174145 Utilizing the creative arts as a tool for public health: Bridging cultural communities

Monday, October 27, 2008: 10:45 AM

Rebecca Davis, MPH , Health Behavior and Health Education, University of North Carolina at Chapel Hill School of Public Health, Chapel Hill, NC
Michael Yonas, DrPH , School of Medicine, University of Pittsburgh, Pittsburgh, PA

In an attempt to identify effective interventions, public health practitioners are often in search of innovative approaches to facilitating change. Research suggests that the creative arts provide a flexible approach to intervention across a variety of topics and contexts. This paper will present findings from a case study undertaken to explore the creative arts as an innovative and theory supported method for intervention to address public health needs.


The case study, an arts-based community project aimed at breaking cultural barriers and building community between African-American and Hispanic/Latino youth, was conducted in a rural southeastern community. Project activities occurred over a 6 month period of time. Following the arts-based approach activities, two focus groups were conducted with a total of 15 youth, along with systematic participant observations. Data coding, reduction, and analysis was conducted using Atlas ti. Thematic analysis was guided by public health theory and the Social Ecological Framework. Case study findings were compared and contrasted with the broader field of creative arts research literature.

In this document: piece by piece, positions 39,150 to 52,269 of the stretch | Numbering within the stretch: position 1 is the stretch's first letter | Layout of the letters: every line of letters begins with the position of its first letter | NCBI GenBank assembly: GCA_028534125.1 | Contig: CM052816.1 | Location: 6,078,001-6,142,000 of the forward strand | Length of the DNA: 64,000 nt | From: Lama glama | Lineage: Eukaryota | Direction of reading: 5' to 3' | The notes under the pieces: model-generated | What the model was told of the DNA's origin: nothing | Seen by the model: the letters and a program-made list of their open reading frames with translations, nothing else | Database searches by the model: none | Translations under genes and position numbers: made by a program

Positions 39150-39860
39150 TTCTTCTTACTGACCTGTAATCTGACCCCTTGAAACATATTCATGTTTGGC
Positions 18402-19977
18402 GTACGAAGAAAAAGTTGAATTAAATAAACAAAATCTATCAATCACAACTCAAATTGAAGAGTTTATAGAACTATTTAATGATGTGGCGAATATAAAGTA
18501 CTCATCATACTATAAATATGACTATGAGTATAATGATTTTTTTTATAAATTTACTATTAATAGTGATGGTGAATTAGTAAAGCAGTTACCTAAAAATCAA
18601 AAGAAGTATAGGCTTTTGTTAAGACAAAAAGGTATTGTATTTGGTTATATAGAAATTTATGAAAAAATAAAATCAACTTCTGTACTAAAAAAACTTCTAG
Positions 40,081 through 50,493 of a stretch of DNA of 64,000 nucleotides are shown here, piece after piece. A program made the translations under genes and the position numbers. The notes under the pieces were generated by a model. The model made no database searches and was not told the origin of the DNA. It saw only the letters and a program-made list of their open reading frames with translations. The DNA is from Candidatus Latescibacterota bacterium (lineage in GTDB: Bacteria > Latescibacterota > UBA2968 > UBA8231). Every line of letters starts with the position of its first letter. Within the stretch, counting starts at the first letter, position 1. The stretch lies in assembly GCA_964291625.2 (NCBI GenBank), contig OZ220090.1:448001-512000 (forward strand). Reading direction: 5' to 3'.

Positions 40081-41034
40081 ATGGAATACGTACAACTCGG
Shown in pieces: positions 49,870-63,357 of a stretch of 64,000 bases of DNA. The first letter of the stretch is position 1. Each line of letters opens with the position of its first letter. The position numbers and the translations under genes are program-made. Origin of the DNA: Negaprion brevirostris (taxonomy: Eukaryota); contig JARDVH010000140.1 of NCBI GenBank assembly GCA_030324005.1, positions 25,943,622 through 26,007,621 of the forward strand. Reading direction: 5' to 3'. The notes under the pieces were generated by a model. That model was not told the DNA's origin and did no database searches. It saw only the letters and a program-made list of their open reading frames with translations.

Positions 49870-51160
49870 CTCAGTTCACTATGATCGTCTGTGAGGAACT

Results provided support to using the visual arts as a tool for promoting healthy behavior in individuals, relationships, and communities. More specifically, relationships between creative arts participation and healthy behavior were identified in the following areas: self-reflection,-expression, and –efficacy; positive risk-taking; learning; social support; and empowerment. These research findings support utilizing the creative arts in the public health field as an innovative approach to prevention and intervention.

Learning Objectives:
1. Recognize key public health theories and constructs supporting the use of the arts 2. Articulate the positive impact of the arts for youth at three levels of social ecology: Individual, Interpersonal, and Community 3. Identify resources and contacts for incorporating arts activities into public health work.

Presenting author's disclosure statement:

Qualified on the content I am responsible for because: This abstract is based upon my personal research for my Master's Thesis
Any relevant financial relationships? No

I agree to comply with the American Public Health Association Conflict of Interest and Commercial Support Guidelines, and to disclose to the participants any off-label or experimental uses of a commercial product or service discussed in my presentation.